AMCON sees human capital development as catalyst to economic growth

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By Chioma Obinagwam
Managing Director/Chief Executive Officer of Asset Management Corporation of Nigeria (AMCON), Mr. Ahmed Kuru, has identified investment in human capital development as a major driver to Nigeria’s economic growth.
He, however, called on Nigerians to join forces with the present leadership in the country especially now that the government is paying improved attention to science and technology as a way of moving the Nigerian economy away from a resource-based economy to knowledge-based economic model.
Kuru, who was Guest Speaker at the 2018 Institute of Directors (IoD) Fellows’ Luncheon, which held at The Civic Centre in Victoria Island, Lagos in a paper titled “Determinants Of Growth In Transition Economies…,” said it was heartwarming to know that the present President Muhammadu Buhari led-government is thinking diversification, which would ultimately launch Nigeria on the path of economic growth.
He stated that it was a shame that Nigeria has remained where it is today because of some bad decisions of the past, which denied Nigeria the desired economic growth.
Nevertheless, he expressed optimism that Nigeria as a nation with enormous human and natural resources can still make haste and progress from being a third world country to a 2nd and even 1st world country in the not too distant future given the right political, social and economic decisions.
Kuru said, “It is good to know that the government has made science and technology a key part of the National Economic Recovery Growth Plan (ERGP), which underscores moving the Nigerian economy away from a resource-based to a knowledge-based model.”
But before Nigeria can leverage this to emerge a strong economy among the comity of nations, the AMCON boss noted that there was need to discard the negative vices that the country has cemented in its political and social life and adapt the development templates as well as experiences of other countries around the world that have successfully used such models to change the narratives of their economies.
He argued that some of the countries we look up to today as first world countries, decades back, were either worse off than Nigeria or at about the same level with Nigeria.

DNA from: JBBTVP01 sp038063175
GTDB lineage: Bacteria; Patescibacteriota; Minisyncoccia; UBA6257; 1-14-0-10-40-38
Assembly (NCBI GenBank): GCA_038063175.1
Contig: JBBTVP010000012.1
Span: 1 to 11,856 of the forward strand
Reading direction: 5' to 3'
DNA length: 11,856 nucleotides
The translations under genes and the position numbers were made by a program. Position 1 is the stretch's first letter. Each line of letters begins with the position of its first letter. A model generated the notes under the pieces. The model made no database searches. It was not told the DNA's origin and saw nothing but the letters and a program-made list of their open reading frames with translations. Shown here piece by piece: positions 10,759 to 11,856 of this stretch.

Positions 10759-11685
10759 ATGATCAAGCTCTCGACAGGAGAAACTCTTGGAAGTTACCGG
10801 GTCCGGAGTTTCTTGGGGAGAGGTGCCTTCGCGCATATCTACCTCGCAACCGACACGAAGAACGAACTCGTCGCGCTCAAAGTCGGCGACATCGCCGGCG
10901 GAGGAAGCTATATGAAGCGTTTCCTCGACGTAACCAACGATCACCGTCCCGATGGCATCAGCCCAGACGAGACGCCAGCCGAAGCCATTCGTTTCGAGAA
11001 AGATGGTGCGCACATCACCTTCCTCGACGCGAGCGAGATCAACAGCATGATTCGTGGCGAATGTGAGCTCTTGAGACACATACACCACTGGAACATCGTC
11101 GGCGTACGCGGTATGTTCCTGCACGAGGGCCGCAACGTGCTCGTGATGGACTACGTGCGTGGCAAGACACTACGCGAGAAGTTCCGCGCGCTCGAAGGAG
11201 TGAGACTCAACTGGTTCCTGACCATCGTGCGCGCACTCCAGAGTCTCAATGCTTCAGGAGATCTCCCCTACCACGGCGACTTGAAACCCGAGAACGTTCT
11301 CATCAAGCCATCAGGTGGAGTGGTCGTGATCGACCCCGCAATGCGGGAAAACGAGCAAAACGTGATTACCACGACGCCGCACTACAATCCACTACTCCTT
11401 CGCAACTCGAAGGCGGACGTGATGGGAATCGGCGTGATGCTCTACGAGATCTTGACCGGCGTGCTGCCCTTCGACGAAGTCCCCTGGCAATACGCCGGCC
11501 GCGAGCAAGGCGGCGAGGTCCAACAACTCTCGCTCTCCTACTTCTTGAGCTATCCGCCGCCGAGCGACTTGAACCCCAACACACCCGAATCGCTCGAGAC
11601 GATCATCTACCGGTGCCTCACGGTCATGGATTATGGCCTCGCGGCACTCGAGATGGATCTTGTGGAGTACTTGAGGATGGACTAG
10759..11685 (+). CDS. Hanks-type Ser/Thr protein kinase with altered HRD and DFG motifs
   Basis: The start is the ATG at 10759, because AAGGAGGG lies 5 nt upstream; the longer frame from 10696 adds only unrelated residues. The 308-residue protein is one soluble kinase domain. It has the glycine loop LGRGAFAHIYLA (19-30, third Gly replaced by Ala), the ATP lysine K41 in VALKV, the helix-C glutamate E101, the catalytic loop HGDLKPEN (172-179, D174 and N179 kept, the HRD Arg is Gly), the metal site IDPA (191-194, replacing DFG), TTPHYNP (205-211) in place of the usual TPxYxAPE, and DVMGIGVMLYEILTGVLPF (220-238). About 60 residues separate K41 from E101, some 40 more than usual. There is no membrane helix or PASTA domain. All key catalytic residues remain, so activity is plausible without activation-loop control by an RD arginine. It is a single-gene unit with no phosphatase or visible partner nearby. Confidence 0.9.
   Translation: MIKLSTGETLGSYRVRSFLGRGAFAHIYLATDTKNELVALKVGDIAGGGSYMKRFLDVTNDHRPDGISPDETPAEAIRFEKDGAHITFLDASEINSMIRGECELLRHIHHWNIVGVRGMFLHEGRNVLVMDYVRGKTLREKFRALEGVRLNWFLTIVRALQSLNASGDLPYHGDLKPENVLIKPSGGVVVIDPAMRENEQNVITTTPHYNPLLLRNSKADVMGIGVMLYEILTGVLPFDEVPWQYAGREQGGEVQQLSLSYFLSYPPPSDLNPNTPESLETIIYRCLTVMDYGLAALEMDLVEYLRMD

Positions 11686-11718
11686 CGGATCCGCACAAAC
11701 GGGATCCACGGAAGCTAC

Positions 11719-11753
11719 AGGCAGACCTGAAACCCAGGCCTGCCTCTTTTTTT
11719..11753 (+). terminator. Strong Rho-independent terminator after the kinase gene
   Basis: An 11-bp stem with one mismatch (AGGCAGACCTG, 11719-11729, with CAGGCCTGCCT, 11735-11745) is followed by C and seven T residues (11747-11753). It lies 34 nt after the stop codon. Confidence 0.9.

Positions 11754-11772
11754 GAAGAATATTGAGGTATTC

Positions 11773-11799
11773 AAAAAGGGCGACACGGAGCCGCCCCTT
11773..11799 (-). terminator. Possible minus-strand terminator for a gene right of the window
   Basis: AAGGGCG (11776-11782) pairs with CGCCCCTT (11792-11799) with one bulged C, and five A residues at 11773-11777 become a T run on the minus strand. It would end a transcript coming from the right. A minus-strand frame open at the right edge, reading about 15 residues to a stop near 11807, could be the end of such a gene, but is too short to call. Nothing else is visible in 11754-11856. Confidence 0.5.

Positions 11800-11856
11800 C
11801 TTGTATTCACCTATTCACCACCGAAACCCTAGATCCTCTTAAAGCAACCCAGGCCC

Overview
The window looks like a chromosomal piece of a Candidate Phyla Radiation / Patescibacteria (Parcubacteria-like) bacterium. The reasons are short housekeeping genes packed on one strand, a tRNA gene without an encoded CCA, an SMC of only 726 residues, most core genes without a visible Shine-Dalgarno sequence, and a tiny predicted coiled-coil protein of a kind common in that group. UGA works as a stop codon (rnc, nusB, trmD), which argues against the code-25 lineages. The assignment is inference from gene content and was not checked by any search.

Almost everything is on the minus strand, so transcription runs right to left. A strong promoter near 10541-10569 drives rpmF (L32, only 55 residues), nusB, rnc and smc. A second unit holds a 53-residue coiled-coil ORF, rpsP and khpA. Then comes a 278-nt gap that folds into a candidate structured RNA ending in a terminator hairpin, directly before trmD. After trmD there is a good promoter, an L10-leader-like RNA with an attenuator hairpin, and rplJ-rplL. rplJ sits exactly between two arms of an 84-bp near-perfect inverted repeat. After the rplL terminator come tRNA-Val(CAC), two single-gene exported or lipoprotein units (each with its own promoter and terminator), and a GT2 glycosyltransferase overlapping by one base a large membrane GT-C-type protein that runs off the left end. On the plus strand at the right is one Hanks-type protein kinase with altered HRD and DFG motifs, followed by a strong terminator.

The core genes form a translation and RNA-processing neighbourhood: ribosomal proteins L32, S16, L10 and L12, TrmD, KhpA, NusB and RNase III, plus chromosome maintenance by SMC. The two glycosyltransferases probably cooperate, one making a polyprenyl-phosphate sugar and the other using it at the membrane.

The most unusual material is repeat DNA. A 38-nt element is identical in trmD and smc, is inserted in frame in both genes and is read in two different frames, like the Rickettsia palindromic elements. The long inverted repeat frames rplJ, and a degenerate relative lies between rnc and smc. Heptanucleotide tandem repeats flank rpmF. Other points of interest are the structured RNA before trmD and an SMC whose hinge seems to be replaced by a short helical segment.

Again he said, “Broadly speaking, from the experiences of advanced countries including the United States, China, Britain, Malaysia, Japan, South Korea, Singapore to those closer to us like Brazil, Russia, South Africa, what stands as reason or anchors for their progress is simply a commitment to some defined drivers of growth i.e. human capital development, innovation, technology, strong institutions, democracy (freedom of choice) and governance. The two most important determinants are good governance and human capital development.”
Expatiating further how human capital can play key role in the economic development for Nigeria, Kuru said, countries that have made sustained progress have invested heavily in enhancing the stock of skills of its labor force by prioritizing early childhood quality education, training and provision of health care because investing in human capital raises productivity of workers due to upgraded skills and better education, empowers them with capacity for new ideas and innovations.
Again he said, “The concept of human capital is even more important for labour-surplus countries. These countries are naturally endowed with surplus labour due to high birth rate. For example, the surplus labour in China, India, Brazil and Nigeria far outweigh the physical capital such as machinery, plant and equipment. This human resource can be transformed into human capital via education, training, and improved health care delivery.”
Human capital, he further said, “Provides the resources for the development and deepening of other areas of intellectual assets such as research/development, and training.
It is interesting to note how China transformed its raw labour into human capital.
The population, which was a burden and major cause of China’s underdevelopment in the early stage of its independence, has become a valuable asset since 1980.
The truth is, accelerations in technology require countries, such as ours, to urgently invest in our people if we hope to compete in the economy of the future…We need to tailor our educational system to meet developmental needs of the nation.
One of the steps is to change Schools’ Curricular to one, which should focus on developing creativity and skills of students.
Young people cannot shape a future befitting them and their nation without being provided with incentives for learning.
Fortunately, the current administration has declared an emergency on the educational sector and more funds are being allocated towards education.”

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